An ultra-Orthodox Jewish man in Jerusalem's Old City walks past a banner welcoming Pope Francis. (Baz Ratner/Reuters)

JERUSALEM — Pope Francis's three-day trip to Jordan, Israel and the Palestinian territories this weekend will be a whirlwind tour of the Holy Land. Here is a look at five fascinating facts that make this papal visit more interesting than the three previous trips by the Holy See to Israel and the West Bank.

1) A travel agent’s nightmare

After spending his first day and night in Jordan, the pope travels to Bethlehem in the West Bank via helicopter. Good idea. The Allenby land crossing between Israel and Jordan is notoriously slow.

After a mass in Bethlehem's Manger Square, a visit to Church of the Nativity and a meet and greet with Palestinian refugees, the pontiff will be whisked by helicopter to Tel Aviv to be greeted by Prime Minister Benjamin Netanyahu in 45-minute arrival ceremony, only to jump back in the helicopter to fly all the way back to Jerusalem -- which is less than 15 minute drive from Bethlehem, where his day’s journey started.

Why all the time in the air?

Well, it's certainly not for him to enjoy the views of the Mediterranean coastline. According to official protocol, dignitaries visiting Israel must be officially welcomed at Ben Gurion airport near Tel Aviv, and previous popes arrived there and then simply popped over to the Palestinian territories at some point during their trips. But Rabbi Abraham Skorka, a friend of Francis who spoke to reporters this week, the current pope wants to draw a clear distinction between his visit to Israel and what the Vatican has recognized as the State of Palestine, which was granted non-member observer state status by the United Nations in 2012.

2) No armored car ... in the Middle East?

Despite heightened religious and political tensions in Jerusalem and the West Bank, and a spike in anti-Christian vandalism by Jewish extremists, Pope Francis intends to travel around Jerusalem in an open car. His predecessors usually used bulletproof vehicles on their trips, as do most visiting heads of state.

The move comes amidst warnings from Israeli security forces that radical elementsmight pose a threat during the papal visit.  But the pope has made no secret that say he is a people person who seeks to be close to his followers.

3) A pope, a rabbi and an imam

A pope, a rabbi and an imam visit the Holy Land together -- it might sound like the start of a joke. But Pope Francis has made clear his belief in interfaith relations and dialogue.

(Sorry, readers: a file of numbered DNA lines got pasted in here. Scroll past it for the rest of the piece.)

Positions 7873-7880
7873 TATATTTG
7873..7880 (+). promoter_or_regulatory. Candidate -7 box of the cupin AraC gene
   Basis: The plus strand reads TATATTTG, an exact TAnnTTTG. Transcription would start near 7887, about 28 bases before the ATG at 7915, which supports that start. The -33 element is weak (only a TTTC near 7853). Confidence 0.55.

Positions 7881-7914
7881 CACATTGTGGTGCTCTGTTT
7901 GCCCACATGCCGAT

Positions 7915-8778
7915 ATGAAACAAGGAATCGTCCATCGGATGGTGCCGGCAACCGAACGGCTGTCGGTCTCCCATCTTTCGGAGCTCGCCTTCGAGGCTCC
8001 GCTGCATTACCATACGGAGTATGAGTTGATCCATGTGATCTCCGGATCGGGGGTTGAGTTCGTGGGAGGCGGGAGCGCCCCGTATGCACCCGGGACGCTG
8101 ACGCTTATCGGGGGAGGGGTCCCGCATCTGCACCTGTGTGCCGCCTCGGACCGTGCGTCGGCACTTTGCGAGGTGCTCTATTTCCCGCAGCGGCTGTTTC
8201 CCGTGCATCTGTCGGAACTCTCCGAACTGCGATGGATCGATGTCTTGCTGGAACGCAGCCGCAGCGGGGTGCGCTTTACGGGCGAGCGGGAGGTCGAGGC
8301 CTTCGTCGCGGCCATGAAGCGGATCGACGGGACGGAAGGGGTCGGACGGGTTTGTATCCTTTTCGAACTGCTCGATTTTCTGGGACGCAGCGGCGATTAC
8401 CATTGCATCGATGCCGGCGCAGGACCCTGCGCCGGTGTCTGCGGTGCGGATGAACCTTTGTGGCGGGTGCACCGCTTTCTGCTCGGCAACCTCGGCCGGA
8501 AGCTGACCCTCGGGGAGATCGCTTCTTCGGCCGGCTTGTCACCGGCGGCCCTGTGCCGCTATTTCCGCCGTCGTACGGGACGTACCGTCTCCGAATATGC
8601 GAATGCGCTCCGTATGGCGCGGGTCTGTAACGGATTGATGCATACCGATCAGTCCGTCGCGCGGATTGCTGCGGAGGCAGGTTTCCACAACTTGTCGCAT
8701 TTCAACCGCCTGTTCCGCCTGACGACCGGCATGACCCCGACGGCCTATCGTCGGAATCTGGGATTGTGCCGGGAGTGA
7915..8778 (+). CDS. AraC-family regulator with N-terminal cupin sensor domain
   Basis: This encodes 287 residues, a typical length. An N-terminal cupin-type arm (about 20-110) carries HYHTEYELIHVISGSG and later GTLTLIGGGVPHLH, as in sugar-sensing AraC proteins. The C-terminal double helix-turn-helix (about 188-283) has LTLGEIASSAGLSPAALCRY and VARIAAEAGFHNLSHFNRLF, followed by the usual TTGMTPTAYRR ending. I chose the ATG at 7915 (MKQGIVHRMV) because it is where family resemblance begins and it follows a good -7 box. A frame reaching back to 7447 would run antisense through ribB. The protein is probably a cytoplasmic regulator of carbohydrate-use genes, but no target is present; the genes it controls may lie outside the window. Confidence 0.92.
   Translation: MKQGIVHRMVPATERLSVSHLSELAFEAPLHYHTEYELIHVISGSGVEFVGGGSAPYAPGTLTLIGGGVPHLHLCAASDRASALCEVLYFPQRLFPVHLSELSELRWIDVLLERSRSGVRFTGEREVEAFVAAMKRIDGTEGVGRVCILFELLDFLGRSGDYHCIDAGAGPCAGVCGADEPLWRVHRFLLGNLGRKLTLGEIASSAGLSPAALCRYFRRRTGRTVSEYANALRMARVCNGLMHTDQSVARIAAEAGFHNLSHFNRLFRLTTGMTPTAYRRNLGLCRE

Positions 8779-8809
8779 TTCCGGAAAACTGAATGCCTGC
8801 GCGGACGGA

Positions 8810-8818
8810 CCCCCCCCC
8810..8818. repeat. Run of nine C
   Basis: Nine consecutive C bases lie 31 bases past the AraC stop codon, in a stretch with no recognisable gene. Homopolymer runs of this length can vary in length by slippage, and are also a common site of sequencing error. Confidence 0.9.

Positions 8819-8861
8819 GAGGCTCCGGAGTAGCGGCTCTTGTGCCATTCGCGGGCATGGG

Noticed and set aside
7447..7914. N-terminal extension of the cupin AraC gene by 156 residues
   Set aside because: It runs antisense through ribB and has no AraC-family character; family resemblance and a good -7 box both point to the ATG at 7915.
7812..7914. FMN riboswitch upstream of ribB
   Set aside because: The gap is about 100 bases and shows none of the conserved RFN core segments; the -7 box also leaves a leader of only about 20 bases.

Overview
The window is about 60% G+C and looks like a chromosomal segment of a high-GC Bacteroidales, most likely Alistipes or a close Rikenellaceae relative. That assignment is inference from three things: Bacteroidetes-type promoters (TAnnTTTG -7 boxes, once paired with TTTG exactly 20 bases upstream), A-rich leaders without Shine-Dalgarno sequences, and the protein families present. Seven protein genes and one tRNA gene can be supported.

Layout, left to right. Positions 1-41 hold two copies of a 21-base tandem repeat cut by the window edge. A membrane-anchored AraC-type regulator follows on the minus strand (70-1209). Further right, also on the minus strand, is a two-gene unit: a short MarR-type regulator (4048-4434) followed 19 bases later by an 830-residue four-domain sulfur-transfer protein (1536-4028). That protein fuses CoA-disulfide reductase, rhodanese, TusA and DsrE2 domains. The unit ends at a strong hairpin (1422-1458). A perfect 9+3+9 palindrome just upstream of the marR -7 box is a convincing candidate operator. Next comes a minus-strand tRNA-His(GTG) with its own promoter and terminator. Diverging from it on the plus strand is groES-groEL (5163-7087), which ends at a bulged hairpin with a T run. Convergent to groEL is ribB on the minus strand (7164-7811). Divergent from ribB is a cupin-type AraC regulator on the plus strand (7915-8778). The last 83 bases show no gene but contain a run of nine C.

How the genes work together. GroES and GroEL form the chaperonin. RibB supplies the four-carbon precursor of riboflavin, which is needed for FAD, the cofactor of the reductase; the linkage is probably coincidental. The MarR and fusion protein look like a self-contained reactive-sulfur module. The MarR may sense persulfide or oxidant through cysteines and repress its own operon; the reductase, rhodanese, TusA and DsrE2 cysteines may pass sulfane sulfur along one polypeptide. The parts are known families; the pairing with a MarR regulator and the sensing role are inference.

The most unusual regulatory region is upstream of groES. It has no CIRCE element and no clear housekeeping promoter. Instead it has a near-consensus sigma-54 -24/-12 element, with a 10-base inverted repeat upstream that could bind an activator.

The pontiff will be the first pope to travel with religious leaders from other faiths, who will join him as members of his official entourage. Two good friends who are respected religious leaders in Buenos Aires -- Skorka, with whom he wrote a book, and Imam Omar Abboud -- will accompany him to the Holy Land.

4) Making nice with Herzl

In a move that some in Jerusalem are calling a true milestone in Catholic-Jewish relations, Pope Francis will lay a wreath at the grave of Theodore Herzl, the Viennese writer and founder of the Zionist movement who laid the groundwork for the modern State of Israel.

This will be the first papal visit to Herzl's grave, and it comes 110 years after the founder of Zionism first approached the Catholic Church in a quest for support for a Jewish State in the Ottoman Empire’s Palestine. During his meeting with Pope Pius X in 1904, Herzl was told that the church would only recognize a Jewish State once the Jews embraced Jesus.

Some pro-Palestinian groups have expressed dismay that Pope Francis would recognize the founder of Zionism and its "patently racist ideology," in the words of Omar Barghouti, a Palestinian leader of the Boycott, Divestment and Sanctions movement. Barghouti, in a statement, called the Pope’s visit to the Herzl grave an attempt “to whitewash Israel’s occupation and apartheid.”

5) In hot water with Hezbollah

The head of Lebanon's Maronite Church, Cardinal Bechara Rai, will also meet Pope Francis on his trip. The cardinal will be the first leader of the Lebanese church to visit Jerusalem since it was captured by Israel in 1967.

His planned rendezvous with Francis in Jerusalem has already drawn fire from the Lebanon-based militant group and political party Hezbollah, which considers Israel an enemy state.

In general, Lebanon and Israel, which have fought several wars over the past 66 years, ban their citizens from visiting each other’s countries.